Automation Fair 2009: Implementing Global MES at Roche

The views of Robert Fretz, global head of process automation and MES at Roche, where the global MES program is centrally managed to support local implementations.

The following summary was derived from a presentation at Rockwell’s Automation Fair 2009 in Anaheim, California.

A Swiss-based pharmaceutical company that's more than 100 years old with 80,000 employees on all continents, F. Hoffmann-La Roche (Roche) chose a global approach to its manufacturing execution system (MES) governance and implementation. "We try to standardize our processes," said Robert Fretz, global head of process automation and MES at Roche, where the global MES program is centrally managed to support local implementations. It includes a global competency center and implementation of standardized supply chain processes. A common, standard MES core application is rolled out at local sites, and the implementation is driven by business objectives.

"We start with a standard vendor system and we add limited customizations to it," said Fretz. "A little more than 10% of the system is customized. We start with a common system specification, and then we hand it over to Rockwell. If there are customizations, they will build them, and then it's handed back to us for testing and acceptance."

MES functionality evolves in incremental steps at Roche, but careful steps are in order, as the MES ultimately will be the only source for all batch review of related GMP data. "As far as the system architecture is concerned, each machine typically has older controls, or it is a little more process-oriented," explained Fretz. "We connect this to our corporate network through a firewall, which provides functionality for data and drives the MES clients, which are connected to the MES. Around MES, we have a collection of OPC and web servers and a data historian. This is collected to ERP. We also have LIMS, but we do not talk directly to the LIMS."

Data is interchanged between the ERP and the MES. Data from the MES clients are sent to the data historian, always attaching a batch context. "Then we can acquire it in the MES from the data historian, which allows us to do the batch report, where all data ends and we do the review," explained Fretz. "There is no paper, and all data is in one place for review."

After three years, compared to previous paper-based operation, Roche has seen a 95% reduction in errors related to the location of material and an 80% reduction of deviations related to incorrect material identification. "We expect, after we've rolled out the total solution, we'll reduce 90% of document errors caused by manual entry, and we would like to prevent actual errors before they happen by giving real-time quality alerts," said Fretz. "We also have performance improvements. We improved the way material moves from the warehouse to the shop floor."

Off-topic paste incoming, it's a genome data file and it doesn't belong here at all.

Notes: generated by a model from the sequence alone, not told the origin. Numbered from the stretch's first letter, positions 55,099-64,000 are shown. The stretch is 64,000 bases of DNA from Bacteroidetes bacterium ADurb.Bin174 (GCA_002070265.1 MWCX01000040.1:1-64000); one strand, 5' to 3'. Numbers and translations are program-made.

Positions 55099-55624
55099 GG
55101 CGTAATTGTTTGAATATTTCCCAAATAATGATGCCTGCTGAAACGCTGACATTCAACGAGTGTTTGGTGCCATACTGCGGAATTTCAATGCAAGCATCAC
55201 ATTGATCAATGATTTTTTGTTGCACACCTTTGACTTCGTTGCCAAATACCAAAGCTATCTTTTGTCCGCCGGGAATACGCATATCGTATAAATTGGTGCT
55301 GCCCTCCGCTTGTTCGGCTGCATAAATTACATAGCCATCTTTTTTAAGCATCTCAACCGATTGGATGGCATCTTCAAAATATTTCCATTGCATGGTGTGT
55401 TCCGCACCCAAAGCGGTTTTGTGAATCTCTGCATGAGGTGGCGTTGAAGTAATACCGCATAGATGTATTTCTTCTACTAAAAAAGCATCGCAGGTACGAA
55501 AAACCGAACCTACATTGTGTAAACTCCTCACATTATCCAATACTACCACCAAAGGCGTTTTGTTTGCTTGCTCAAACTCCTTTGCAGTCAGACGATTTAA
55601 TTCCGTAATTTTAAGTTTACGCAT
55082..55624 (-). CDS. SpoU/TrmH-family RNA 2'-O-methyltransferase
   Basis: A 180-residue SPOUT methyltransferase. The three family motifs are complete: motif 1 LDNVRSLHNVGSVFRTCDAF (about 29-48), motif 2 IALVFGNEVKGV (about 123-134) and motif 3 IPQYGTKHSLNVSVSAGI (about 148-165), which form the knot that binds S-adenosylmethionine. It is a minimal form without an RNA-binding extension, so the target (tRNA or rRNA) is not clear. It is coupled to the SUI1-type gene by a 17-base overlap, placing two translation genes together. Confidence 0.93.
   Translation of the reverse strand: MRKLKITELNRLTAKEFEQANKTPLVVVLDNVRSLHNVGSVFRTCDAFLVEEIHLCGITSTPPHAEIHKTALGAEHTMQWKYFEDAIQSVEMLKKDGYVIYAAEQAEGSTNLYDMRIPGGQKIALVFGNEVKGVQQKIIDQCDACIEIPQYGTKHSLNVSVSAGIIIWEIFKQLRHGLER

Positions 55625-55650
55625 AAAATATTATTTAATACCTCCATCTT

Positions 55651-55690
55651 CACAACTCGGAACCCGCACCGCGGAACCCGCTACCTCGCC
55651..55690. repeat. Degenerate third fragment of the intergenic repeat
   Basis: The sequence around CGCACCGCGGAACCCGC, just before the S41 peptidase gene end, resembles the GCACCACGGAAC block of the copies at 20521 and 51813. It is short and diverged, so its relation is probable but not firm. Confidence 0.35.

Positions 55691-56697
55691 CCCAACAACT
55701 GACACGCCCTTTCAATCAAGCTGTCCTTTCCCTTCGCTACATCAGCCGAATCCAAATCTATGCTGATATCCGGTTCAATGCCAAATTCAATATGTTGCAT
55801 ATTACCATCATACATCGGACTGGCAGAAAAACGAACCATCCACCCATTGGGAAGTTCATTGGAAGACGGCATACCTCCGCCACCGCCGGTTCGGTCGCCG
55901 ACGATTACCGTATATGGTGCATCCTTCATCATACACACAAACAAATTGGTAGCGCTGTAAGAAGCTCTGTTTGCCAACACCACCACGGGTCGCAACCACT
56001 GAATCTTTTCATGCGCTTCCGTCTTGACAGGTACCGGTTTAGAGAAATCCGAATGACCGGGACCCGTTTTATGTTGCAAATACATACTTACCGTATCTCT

Twenty percent of labor time was saved in the dispensing operations, and 50% of labor time was saved when compared to manual dispensing. "There also was an 80% reduction in the time required to review the dispensing documentation, and we expect a 50% reduction of production review time and an 80% reduction of QA review time," said Fretz. "We expect that, overall, two-thirds of the review time can be eliminated with the new solution."

Success with MES requires more than just a system, warned Fretz. "You need a technical setup and an organizational setup," he said.
The technical setup includes a prerequisite of electronic batch records and review of data acquisition from the shop floor. "Expect considerable effort to connect a diverse collection of already installed equipment," he cautioned. "Make sure the required product or site-specific changes are handled by configuration, not by program changes. And the way you create your procedure is important. Carefully design the structure of your procedure steps and expect significant effort to create and maintain them."

In the organizational setup, MES success is based on a thorough knowledge of production and business process knowledge. "Don't leave MES to the ‘techies,'" said Fretz. "Training and change management efforts are significant. Users will learn a lot about their own businesses. Have an MES champion on every site and in management."

Show Comments
Hide Comments

Join the discussion

We welcome your thoughtful comments.
All comments will display your user name.

Want to participate in the discussion?

Register for free

Log in for complete access.

Comments

No one has commented on this page yet.

RSS feed for comments on this page | RSS feed for all comments